Tony Hawk’s Pro Skater” has a long — and occasionally rocky — history. When its first installment was released in 1999, its smooth controls, impressive physics and classic punk rock and ska-infused soundtrack captured the attention of a generation of burgeoning skateboarding fans and spawned a full-blown video game franchise.

But some of the recent entries have been, well, less well-received. So when Activision announced in May that it was returning the series to its roots, remastering “Tony Hawk Pro Skater 1 + 2,” the internet, unsurprisingly, rejoiced.

For the remaster, Activision reteamed with Vicarious Visions, a developer with extensive history with both the “Tony Hawk’s Pro Skater” franchise and remasters in general. Variety talked to Vicarious Visions COO Simon Ebejer about what to expect when the game’s released on Sept. 4.

It’s a ‘High-Quality Faithful Remaster’

When a video game title is revisited, there’s often a number of questions that follow: Is it a remake or a reboot? How closely does it keep to the original? In the case of “Tony Hawk’s Pro Skater 1 + 2,” Ebejer made it very clear that it should feel very familiar to fans from the ’90s — with a few new additions. Vicarious obtained the original handling code from Neversoft, the late studio that developed “Tony Hawk’s Pro Skater,” brought it into its engine and re-arted it all in 4k, bringing back all 19 original levels.

“It’s a really faithful remaster with tight handling, the core mechanics, all the levels will feel the same,” Ebejer says. “It should feel like what the nostalgic players expect.”

So What Is New?

“One of the challenges of doing a faithful remaster is knowing where to push the boundaries and what to keep sacred,” Ebejer admits. “It’s important to capture the original experience that we’ve been talking about, but still have room to modify things to appeal to today’s audience.”

Ebejer said Vicarious wanted to look “holistically” at the “Tony Hawk” series and deliver on the nostalgia, but include what he identified as quality-of-life upgrades that came later in the franchise. Revert, which was first introduced in “Tony Hawk’s Pro Skater 3” and makes it easier for players to link combos together, will be in the remaster, as will flatland tricks. It also boasts online multiplayer (in addition to local split-screen), and a more robust Create a Skater and Create a Park editor, with players able to share their parks online.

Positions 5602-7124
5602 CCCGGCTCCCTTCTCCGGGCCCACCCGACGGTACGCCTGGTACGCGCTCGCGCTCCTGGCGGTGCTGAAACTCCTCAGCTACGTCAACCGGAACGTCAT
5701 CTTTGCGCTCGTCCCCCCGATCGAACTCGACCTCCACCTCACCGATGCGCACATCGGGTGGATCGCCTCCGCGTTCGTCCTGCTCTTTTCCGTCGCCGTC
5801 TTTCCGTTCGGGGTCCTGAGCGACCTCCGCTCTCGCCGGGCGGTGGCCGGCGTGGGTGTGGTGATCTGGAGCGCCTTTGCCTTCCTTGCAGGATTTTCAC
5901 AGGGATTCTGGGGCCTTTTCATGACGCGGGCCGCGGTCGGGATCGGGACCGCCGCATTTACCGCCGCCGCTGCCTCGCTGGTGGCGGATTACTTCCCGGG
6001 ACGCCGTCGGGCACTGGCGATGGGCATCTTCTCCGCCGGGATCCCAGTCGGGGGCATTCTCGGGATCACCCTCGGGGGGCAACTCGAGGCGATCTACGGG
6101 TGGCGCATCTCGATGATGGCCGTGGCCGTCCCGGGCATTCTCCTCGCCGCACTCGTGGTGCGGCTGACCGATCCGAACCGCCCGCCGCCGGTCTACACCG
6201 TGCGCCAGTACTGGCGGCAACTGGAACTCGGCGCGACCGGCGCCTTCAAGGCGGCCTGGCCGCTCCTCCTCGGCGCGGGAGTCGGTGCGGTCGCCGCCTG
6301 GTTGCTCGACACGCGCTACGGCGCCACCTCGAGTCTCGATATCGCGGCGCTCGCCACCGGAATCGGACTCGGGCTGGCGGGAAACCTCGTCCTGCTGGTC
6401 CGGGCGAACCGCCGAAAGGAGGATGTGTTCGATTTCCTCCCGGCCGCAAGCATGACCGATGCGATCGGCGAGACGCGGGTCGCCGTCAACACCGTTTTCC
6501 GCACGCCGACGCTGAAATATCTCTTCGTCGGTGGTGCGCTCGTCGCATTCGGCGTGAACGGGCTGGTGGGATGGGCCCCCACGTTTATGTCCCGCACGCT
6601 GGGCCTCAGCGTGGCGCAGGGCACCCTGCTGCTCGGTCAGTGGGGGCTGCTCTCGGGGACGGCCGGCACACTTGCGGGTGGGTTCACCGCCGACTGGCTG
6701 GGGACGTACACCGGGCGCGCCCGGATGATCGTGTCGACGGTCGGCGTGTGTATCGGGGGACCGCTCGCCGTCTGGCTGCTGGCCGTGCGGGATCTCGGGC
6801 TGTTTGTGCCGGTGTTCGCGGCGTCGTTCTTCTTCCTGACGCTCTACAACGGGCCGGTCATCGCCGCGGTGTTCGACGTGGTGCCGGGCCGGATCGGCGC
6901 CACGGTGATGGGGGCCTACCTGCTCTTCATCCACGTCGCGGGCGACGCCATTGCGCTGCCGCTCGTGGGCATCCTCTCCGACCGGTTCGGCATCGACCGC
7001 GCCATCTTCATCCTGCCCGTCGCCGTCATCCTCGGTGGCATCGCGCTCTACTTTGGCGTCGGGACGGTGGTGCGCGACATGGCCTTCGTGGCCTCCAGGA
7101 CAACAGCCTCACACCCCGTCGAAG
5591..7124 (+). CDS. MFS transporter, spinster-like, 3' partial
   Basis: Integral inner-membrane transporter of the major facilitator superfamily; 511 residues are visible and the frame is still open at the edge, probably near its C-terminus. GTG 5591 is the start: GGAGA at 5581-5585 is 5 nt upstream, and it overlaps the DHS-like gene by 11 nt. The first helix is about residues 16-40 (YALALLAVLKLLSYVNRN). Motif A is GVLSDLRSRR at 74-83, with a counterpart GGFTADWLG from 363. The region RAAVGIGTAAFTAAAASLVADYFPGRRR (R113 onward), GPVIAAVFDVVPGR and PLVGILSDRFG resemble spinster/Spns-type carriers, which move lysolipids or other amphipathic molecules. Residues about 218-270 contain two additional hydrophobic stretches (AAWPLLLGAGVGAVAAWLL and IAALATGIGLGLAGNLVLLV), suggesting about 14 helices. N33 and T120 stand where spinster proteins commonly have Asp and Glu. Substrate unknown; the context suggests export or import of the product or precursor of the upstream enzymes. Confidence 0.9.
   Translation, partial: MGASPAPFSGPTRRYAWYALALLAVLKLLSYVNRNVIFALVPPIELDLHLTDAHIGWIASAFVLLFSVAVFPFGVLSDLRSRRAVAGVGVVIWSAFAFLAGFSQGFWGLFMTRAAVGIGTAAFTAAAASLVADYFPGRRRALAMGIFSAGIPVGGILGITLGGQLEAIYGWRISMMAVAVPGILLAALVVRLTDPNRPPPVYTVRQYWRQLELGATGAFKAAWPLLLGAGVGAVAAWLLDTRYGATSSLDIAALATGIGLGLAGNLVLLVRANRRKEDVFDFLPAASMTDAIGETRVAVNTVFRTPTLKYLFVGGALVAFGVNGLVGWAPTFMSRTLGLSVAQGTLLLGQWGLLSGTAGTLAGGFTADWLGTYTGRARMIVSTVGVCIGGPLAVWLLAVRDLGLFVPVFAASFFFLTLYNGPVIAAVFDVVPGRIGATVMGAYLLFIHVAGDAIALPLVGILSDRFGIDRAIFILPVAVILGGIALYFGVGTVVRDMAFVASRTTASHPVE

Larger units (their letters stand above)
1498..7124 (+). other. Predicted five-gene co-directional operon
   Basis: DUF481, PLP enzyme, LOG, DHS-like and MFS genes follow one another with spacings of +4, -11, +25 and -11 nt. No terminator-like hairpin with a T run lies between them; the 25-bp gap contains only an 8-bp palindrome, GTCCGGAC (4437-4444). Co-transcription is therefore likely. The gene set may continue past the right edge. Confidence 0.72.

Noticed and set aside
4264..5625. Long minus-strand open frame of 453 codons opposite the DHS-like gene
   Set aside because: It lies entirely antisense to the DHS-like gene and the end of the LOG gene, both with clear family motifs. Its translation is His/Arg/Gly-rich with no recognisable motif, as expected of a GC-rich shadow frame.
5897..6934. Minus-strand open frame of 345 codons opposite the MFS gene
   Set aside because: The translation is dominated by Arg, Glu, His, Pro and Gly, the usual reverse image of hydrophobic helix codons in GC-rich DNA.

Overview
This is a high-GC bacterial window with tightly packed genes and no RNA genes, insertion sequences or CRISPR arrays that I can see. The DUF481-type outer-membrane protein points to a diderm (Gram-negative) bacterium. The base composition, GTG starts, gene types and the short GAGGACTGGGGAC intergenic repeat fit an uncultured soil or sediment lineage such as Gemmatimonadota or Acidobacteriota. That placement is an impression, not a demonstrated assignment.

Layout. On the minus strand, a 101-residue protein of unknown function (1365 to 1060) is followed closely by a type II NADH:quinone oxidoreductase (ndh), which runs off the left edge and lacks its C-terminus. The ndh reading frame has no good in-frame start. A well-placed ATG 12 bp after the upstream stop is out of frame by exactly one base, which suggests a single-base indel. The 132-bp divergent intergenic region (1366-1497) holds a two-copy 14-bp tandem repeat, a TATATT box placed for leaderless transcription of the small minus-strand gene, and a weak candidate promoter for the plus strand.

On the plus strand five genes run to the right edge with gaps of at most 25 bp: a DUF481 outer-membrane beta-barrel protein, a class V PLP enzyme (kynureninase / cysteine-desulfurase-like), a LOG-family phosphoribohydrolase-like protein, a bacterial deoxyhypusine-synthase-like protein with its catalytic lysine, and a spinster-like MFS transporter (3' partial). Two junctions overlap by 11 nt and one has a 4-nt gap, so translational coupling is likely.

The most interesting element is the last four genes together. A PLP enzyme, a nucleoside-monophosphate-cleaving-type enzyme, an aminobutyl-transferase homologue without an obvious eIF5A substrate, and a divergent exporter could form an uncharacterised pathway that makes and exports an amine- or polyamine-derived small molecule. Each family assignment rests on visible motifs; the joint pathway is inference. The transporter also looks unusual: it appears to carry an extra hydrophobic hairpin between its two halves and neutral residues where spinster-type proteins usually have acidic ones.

Almost All of the Original Soundtrack Is Back

It’s hard to talk about “Tony Hawk’s Pro Skater” without talking about that soundtrack, with tracks from Goldfinger, Rage Against the Machine, Dead Kennedys and more, and Vicarious realized how important that was in bringing the games back to life. Luckily, all but five songs (previously identified by Kotaku) have made it in.

“We did fall short on a couple of them because, you know, it’s 20 years later and sometimes licencors or copyright holders couldn’t be tracked down, or there might have been a dispute as to who might have been the rights holder,” Ebejer says. “But for the most part, when [the original artists] found out about this game and us remastering it, they were excited to be a part of it.”

The Roster’s Back Too (but They Look at Little Different)

The remaster managed to get all 13 skaters from the original roster to come back — but for the new take, Vicarious has them at the ages they’re currently at IRL. That means many of the original skaters will be hitting the parks in their 40s and 50s, reflecting the fact that their fanbase has grown up alongside them, too. Ebejer says the team threw around several ideas in discussing what to do with the roster in making the game, but in the end, “it just felt right to have them be their current selves,” adding that that’s what Hawk was interested in doing as well.

It’s Officially Coming Out This Fall

“Tony Hawk’s Pro Skater 1 & 2” will be available on Sept. 4 for PS4, Xbox One and PC as an Epic Games Store exclusive, with a price point of $40. Those who pre-order digitally will also get access to a demo of “Tony Hawk’s Pro Skater’s Warehouse” before the game’s launch.